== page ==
05
April
2013
|
01:20 PM
Europe/Amsterdam

Aidan's Story: Having Fun, Beating Cancer

Aidan Overcomes Osteosarcoma

Childhood cancer is relatively rare, effecting approximately two out of 10,000 children each year. But for those families who are touched by this disease, the impact is devastating.

After Teresa Loney noticed her five-year-old son Aidan was "walking funny," she took him to her family doctor.

When x-rays revealed a mass on his leg they were quickly referred to Children's Mercy for an MRI and a biopsy. Test results yielded news parents never hope to hear: Aidan had osteosarcoma, also known as bone cancer.

"My gut feeling was that it wasn't cancer," Teresa said. "So when the diagnosis came, it was hard to comprehend."

"Osteosarcoma is the most common bone cancer in children and adolescents," said Michelle Manalang, MD, Pediatric Oncologist at Children's Mercy. "While it usually affects children during their adolescent growth spurt, it is very uncommon to be seen in a patient as young as Aidan."

Aidan was immediately admitted to Children's Mercy to begin chemotherapy. A few months later, he had a full knee replacement to avoid amputating his leg. The next five months he continued his treatment at the Oncology Clinic at Children's Mercy.

After 19 rounds of chemotherapy and multiple surgeries, Aidan was declared cancer free. He celebrates his fourth year in remission July 1.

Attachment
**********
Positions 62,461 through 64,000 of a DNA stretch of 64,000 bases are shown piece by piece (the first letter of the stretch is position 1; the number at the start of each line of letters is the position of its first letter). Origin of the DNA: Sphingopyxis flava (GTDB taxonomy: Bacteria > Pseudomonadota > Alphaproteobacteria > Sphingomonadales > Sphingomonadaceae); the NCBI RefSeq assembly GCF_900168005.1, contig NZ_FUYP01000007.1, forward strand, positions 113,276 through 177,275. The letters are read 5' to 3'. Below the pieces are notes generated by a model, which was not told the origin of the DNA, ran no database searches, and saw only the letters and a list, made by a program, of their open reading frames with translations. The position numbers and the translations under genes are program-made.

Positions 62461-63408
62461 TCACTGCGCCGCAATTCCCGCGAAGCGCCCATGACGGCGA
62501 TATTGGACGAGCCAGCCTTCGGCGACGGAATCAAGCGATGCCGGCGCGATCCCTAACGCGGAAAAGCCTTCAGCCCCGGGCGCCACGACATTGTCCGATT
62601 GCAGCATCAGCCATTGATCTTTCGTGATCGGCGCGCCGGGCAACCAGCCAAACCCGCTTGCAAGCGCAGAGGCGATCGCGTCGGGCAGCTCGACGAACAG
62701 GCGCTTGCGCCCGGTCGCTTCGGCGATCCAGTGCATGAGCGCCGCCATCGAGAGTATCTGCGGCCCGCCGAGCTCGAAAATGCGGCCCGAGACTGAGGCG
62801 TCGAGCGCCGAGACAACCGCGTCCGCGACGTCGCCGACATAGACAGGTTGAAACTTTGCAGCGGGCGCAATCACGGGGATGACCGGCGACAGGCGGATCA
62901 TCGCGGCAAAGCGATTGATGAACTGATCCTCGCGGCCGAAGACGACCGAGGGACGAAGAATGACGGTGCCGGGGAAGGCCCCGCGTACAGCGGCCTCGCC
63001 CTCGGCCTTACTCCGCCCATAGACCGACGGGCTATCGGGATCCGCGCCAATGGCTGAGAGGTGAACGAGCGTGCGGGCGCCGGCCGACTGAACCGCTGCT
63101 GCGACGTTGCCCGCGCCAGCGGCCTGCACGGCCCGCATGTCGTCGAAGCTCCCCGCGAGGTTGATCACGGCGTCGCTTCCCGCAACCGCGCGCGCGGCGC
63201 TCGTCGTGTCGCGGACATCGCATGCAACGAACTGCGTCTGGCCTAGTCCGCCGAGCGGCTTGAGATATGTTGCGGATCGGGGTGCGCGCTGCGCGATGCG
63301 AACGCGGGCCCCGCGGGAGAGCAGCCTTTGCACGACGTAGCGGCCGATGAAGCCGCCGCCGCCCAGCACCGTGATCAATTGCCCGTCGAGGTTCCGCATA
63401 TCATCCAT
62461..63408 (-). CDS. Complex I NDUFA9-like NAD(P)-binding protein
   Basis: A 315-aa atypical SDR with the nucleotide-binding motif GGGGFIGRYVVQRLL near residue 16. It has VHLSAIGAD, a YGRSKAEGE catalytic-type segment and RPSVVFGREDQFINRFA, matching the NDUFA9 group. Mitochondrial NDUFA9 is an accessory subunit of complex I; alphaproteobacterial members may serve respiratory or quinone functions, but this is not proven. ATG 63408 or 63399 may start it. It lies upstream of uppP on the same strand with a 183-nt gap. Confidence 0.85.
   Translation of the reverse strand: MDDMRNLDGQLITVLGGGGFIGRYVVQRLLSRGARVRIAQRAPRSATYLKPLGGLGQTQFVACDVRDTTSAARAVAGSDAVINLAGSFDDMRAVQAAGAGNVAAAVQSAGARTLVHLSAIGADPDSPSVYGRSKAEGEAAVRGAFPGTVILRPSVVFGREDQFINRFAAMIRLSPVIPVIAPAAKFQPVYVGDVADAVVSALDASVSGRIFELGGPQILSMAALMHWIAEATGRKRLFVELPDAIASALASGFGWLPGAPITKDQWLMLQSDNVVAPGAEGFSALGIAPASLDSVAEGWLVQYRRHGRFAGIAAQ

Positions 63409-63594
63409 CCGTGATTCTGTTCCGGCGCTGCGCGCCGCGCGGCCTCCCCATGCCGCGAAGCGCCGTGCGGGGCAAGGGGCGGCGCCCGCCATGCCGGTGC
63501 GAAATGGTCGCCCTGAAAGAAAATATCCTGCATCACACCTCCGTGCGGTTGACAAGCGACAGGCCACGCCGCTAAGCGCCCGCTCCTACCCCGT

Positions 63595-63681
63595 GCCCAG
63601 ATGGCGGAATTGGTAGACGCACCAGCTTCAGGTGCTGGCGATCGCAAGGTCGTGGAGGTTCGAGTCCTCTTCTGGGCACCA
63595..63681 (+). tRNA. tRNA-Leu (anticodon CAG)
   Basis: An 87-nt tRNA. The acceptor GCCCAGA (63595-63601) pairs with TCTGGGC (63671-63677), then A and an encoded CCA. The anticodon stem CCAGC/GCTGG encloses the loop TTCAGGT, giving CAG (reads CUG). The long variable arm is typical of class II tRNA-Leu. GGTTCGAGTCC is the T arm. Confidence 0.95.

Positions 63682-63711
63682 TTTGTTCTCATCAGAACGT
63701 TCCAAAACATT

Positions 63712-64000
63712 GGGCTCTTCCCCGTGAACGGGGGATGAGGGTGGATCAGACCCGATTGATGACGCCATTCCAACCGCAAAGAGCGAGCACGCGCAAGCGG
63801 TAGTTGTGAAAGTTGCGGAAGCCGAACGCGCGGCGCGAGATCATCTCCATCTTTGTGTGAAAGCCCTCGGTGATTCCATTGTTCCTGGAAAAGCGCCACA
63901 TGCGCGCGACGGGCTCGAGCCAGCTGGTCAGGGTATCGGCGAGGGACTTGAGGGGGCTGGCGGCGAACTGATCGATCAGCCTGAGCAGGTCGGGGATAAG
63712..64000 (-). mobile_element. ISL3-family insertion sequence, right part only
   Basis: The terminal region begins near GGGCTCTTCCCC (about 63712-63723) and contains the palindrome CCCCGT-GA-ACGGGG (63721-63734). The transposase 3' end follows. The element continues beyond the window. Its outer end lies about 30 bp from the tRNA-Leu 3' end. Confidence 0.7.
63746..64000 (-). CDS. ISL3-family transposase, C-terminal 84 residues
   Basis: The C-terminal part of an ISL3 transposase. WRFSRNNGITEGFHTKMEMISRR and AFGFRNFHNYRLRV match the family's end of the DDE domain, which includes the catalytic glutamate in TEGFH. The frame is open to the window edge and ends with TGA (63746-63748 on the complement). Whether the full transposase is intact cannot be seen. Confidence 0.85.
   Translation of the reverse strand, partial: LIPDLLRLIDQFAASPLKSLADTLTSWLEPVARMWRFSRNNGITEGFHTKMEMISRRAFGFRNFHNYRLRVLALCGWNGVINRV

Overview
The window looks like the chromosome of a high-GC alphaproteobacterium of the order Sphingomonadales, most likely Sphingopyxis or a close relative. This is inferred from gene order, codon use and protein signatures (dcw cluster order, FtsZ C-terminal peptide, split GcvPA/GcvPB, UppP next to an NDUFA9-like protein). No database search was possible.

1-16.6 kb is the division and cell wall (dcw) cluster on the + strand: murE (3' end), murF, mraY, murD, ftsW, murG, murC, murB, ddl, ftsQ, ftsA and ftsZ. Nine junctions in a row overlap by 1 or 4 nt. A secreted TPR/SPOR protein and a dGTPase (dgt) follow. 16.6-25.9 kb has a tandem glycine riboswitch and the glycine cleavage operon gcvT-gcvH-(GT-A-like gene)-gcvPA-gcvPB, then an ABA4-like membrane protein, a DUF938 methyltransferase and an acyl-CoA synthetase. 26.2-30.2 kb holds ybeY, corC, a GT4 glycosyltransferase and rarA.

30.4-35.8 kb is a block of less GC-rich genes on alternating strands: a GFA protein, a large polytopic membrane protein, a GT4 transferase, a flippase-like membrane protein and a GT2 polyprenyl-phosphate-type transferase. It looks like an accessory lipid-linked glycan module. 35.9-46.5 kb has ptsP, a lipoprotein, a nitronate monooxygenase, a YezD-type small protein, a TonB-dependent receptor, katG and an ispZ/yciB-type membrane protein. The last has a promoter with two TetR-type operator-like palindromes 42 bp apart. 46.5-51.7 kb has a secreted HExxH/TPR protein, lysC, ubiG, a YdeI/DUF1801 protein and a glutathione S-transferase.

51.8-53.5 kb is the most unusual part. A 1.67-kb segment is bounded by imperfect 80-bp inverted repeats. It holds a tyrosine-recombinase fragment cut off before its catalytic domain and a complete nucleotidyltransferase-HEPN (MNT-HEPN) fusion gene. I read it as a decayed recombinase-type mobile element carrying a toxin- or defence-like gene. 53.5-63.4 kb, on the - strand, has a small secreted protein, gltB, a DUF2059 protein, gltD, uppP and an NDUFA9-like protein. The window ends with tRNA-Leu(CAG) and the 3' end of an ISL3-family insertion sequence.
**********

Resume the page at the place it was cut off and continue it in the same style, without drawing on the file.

Apart from weekly physical therapy sessions and future surgeries to lengthen his leg, Aidan is a typical 9 year-old boy: an avid sports fan and video game player. For Aidan, good memories of his year of treatment prevail over bad.

"It was fun," Aidan laughs. "I liked the people who brought us books and when animals got to come inside and play with us. I wish I could go back to Children's Mercy again."

Teresa said she hopes Aidan's story will help people understand the importance of pediatric cancer research. With an estimated five-year survival rate of only 65 percent, the survival rate for osteosarcoma is well below most pediatric cancers.

"There was a day my child didn't have cancer either," Teresa said. "You never think it's going to be your child until it is."

If it ever is your child, Teresa highly recommends you choose Children's Mercy-the hospital kids want to go back to.

 

 Aiden

Aidan Loney, 9, underwent 19 rounds of chemotherapy and multiple surgeries before being declared cancer free. He will celebrate his fourth year in remission on July 1.